OSHA has long stated that "entry permits" which contain exposure data MUST be maintained per 1910.1020.  However, this requirement seems to not be well understood.  It seems we find companies that prohibit entry into any hazardous atmosphere are keeping warehouses full of closed entry permits and those companies that are actually entering hazardous atmospheres are throwing out their permits after their annual review.  So what is the actual requirement?

Many of you that followed my incident alerts may remember the transformer manufacturer that had a fatal PRCS accident that killed two workers and left a third injured back at the end of 2015. The three people were working on a transformer in the plant and were found unresponsive. Unofficial sources said the transformer was an 8×12 unit. The Sheriff's office investigating said the first person was working inside the transformer and became unresponsive. The second and third workers entered the transformer to help the first worker and then became unresponsive. Two of the workers were pronounced dead. The third worker was taken to the hospital. OSHA has now issued their seven (7) serious citations ALL related to 1910.146...

The state of Washington's OSHA has published their DRAFT standard on Confined Spaces.  The standard pretty closely mirrors federal OSHA's 1926.1201-.1213; however, the OSHA standards in WA must be written in a much more simplified manner, thus we end up with a standard that is easier to read and WA-OSHA does an EXCELLENT job explaining the requirements with their "Summary" in each section and the special NOTES they post through out the standard.  They have also made some things more clear... for example, in their definition of a confined space they use the phrase "Not primarily designed for human occupancy" vs. "Is not designed for continuous employee occupancy" as found in Federal OSHA's definition.  For those in facilities that really want a well explained standard, this is a MUST READ.  CLICK HERE

An elevator superintendent, 41, suffocated when his lifeline tangled in an unguarded and rotating auger. OSHA investigators determined three workers, including the elevator superintendent, had been standing over the unguarded auger using a pole in an attempt to dislodge soybean debris in a grain bin that contained more than 50,000 bushels of soybeans sloped 12 to 20 feet up its walls.  A federal investigation into the worker's death found multiple violations of federal safety standards for grain handling at the facility.  On Sept. 9, 2016, OSHA issued three (3) egregious willful and three (3) serious violations following its investigation of the March 16, 2016, death. From 2011 to 2015, federal inspectors cited the Nebraska farmer-owned cooperative and joint venture six times for violating grain-handling safety standards.  The agency has placed the company in its Severe Violator Enforcement Program.  OSHA has proposed penalties of $411,540. View current citations below...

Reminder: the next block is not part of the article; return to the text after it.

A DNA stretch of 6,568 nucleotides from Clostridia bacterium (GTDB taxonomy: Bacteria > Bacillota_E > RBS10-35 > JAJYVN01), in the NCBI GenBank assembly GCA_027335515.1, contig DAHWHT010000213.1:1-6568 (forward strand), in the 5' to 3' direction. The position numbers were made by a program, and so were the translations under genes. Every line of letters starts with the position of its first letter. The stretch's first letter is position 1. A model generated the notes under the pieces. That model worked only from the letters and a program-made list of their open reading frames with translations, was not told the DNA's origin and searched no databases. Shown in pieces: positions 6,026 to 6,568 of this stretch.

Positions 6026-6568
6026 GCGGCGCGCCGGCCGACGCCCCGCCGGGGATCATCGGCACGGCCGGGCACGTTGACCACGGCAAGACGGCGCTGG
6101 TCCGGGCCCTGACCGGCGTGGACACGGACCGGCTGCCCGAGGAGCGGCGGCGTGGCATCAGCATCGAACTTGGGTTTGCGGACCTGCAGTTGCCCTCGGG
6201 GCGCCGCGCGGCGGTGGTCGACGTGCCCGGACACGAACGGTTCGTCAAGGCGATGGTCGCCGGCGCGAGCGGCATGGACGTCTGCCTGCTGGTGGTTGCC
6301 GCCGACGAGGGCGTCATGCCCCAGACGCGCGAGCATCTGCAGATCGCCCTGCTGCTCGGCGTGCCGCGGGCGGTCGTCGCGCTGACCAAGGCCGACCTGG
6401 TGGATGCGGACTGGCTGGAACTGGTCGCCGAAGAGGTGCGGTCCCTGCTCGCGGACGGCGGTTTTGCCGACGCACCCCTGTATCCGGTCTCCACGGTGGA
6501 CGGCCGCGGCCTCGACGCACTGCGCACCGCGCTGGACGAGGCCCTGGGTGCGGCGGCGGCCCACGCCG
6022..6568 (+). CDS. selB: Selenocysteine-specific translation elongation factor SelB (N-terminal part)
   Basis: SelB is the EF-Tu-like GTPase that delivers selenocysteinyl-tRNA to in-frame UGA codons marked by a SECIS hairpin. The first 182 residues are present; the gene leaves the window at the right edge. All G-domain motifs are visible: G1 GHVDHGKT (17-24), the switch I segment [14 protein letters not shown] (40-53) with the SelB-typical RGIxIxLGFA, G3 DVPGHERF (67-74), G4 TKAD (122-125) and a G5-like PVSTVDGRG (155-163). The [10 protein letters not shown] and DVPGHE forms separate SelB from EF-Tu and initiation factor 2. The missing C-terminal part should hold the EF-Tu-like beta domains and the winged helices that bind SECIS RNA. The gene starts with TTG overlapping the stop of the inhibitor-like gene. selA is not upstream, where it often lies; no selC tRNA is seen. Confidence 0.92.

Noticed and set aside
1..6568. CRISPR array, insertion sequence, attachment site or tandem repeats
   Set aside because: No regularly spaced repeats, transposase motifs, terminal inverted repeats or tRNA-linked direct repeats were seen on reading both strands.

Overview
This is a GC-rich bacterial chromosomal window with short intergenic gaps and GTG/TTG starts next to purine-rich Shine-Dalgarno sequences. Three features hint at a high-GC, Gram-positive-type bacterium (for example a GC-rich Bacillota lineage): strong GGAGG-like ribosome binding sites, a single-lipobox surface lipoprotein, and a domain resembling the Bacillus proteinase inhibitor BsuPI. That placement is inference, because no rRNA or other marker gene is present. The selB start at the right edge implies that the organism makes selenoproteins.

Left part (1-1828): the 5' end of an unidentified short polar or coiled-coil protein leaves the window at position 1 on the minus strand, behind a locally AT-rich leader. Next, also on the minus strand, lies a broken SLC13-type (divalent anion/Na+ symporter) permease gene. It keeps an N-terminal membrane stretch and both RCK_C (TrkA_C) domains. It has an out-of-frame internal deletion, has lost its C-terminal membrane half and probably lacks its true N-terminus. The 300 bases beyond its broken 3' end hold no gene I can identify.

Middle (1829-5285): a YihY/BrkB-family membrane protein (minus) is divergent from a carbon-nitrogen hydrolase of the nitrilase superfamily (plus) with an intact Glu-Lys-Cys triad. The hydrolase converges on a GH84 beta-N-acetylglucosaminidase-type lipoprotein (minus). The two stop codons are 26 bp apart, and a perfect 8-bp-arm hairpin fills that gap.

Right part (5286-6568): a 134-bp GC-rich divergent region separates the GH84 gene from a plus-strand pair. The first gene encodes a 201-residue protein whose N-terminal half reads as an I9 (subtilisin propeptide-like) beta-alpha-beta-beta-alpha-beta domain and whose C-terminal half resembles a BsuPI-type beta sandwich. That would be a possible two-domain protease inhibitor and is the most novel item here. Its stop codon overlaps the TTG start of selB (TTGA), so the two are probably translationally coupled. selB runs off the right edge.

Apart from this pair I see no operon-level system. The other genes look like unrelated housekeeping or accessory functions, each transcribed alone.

The company specializes in the cleaning of gasoline and gasoline tanks for gasoline retailers. On December 30 and 31, 2014, OSHA’s Compliance Officer (CSHO) conducted an inspection following a fatal accident at that worksite. An employee died after being found unresponsive at the bottom of a well containing a submersible turbine pump (STP) at a retail store under construction. Based upon the CSHO’s inspection, the Secretary of Labor, on May 14, 2015, issued a Citation and Notification of Penalty with three items (with subparts) alleging serious violations of 29 C.F.R. § 1910.23(a)(6) for failure to guard an open manhole; various subparts of § 1910.134 for deficiencies in its respirator program; and various subparts of § 1910.146 for failure to protect its employees from hazards associated with confined spaces. The Secretary proposed a total penalty of $13,600.00 for the Citation. Company timely contested the Citation. All of the violations are at issue.

Back in March of this year a major manufacturer of nitrogen and anhydrous ammonia had its second PRCS fatality in a four (4) month span.  Both of these incidents, as reported in the Incident Alerts, were construction-related permit-required confined space incidents.  NOTE: the first accident happened at their LA facility in December 2015 and resulted in two (2) serious citations for $14,000 and both have been contested.  OSHA just now closed out their investigation/inspection on this second fatality (in IA) and initially cited the contractor $203,000 under the relatively new Confined Spaces for Construction; the contractor had seven (7) citations deleted/vacated at their informal meeting so the case stands at 21 citations and $185,000.  I am not quite sure why this case did not warrant a press release or why this contractor has not been placed in the SVEP, but none the less here are the citations as they stand today...

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